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Traumatic events are experienced on both a psychological and physiological level. Knowing this means careful assessment of a person being in a place where exposing oneself to traumatic material is beneficial or not. Despite this, working through the manifestations of trauma symptoms, as they exist in the present, can still be done. My expertise as a Trauma Therapist means that I don’t waver when it comes to the first step of trauma recovery, which is: assessing and meeting a person where they are at in terms of safety and stabilization. Sometimes stabilization is the whole individualized treatment plan, and at other times, what is most required, is empowering a new sense of self and meaning from the pain. Regardless of the trajectory of treatment—be it stabilization tools, a cognitive-behavioral model, etc.—the focus of trauma therapy is not on the trauma, per say, but on the individual finding sanctuary from its effects.
The triad of self—mind, body, spirit—is an experiential way of relating to the world or universe. How each person understands their own triad, however, is different for everyone. For some the experience is religious, others it is Humanism, and still yet, there are those whose experience is best left undefined in a quest for what it means to be alive. Spiritual integration in therapy means consideration of how the ‘whole’ of you is growing and/or being affected by the ‘whole’ of your life. And it also means consideration that there is a higher actualization of consciousness—something bigger than just you. In setting out to become a psychotherapist, I purposefully undertook an educational path that integrated a holistic approach into counseling theory. In order to sit in your belief system though, it means: one, helping me become aware of what it is; two, discovering how these beliefs impact and define your daily life, and then three, sometimes, allowing for a spiritual connection to develop within the therapeutic hour..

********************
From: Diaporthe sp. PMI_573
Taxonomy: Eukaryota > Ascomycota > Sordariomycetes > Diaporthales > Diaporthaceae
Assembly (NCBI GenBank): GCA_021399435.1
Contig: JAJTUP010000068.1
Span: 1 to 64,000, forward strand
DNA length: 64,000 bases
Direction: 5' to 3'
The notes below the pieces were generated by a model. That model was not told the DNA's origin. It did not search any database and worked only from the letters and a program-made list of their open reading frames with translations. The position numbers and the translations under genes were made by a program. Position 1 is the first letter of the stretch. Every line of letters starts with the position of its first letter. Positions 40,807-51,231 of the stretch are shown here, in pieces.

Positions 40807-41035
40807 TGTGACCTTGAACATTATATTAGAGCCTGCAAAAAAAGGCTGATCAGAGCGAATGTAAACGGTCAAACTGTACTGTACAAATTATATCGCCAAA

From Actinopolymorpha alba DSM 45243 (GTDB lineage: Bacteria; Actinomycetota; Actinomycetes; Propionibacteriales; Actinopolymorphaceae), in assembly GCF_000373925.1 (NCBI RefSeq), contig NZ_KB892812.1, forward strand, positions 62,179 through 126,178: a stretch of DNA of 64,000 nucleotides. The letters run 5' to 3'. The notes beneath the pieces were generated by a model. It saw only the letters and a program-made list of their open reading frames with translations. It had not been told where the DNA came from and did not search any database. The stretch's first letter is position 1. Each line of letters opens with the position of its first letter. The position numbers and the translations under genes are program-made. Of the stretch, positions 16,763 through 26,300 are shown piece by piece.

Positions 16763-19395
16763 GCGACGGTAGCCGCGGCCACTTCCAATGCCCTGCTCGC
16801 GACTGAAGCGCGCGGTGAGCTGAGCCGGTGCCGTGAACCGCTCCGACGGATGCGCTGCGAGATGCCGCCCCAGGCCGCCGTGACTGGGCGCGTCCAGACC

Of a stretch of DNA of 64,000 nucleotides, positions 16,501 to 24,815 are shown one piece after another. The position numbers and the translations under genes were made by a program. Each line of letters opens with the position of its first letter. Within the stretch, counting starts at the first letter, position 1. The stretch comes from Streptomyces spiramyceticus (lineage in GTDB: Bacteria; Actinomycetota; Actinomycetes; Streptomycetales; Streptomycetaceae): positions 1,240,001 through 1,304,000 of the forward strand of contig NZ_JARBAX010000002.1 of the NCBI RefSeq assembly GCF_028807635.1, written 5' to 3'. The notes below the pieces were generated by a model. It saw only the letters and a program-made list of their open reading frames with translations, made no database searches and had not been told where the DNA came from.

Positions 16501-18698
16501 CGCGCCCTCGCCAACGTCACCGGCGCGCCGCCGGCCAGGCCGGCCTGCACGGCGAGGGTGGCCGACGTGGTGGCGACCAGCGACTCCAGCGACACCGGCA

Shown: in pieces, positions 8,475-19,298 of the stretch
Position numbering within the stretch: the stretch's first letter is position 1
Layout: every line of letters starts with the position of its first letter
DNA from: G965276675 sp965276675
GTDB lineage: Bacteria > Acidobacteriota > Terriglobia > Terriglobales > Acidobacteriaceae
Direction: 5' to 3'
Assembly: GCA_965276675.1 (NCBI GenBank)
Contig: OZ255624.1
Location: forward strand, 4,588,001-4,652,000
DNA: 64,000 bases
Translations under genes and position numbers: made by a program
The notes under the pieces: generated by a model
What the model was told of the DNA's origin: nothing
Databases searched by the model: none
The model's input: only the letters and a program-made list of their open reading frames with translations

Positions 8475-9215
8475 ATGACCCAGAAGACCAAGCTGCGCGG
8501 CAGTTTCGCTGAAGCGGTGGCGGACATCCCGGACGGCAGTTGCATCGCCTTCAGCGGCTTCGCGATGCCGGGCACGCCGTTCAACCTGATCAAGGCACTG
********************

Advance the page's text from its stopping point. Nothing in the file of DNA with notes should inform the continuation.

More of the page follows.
Often these presentations have a life-time prevalence, and require wrap-around care within a psychiatric, medical, community, and social support model for ethical practice and best outcomes. Due to this, my work in this area is done so via referral from an already established behavioral health care team, and then continues by working closely with the team on behalf of the client. My service in the community sector has afforded me with ample training and experience in providing supportive counseling for: psychoeducation around the illness, teaching life skills for illness management, a focus for family integration into a client’s care, as well as knowing when various situations require re-direction and/or collaboration with other community supports.
Using the evidence-based framework of CAMS (Collaborative Assessment & Management of Suicidality), clients receive weekly therapy focusing on the conscious and unconscious drivers of suicidality, weekly treatment planning for addressing the resolution/management of these drivers, as well as in-depth safety and stabilization planning. The very act of seeking help is the biggest difference I’ve found in the outcome of life and death, and there is no lack of reverence for that fact in terms of collaborating, together, a desire to live. Given the acuity of the presentation though, working with a behavioral healthcare team provides the safety-net for therapy to professionally ensue. For those struggling with suicidality, I urge you to reach out to crisis lines, a trusted friend, healthcare organizations, a medical provider, or a hospital Emergency Department, as these are all places and persons that hold the truth—the truth that there is hope.
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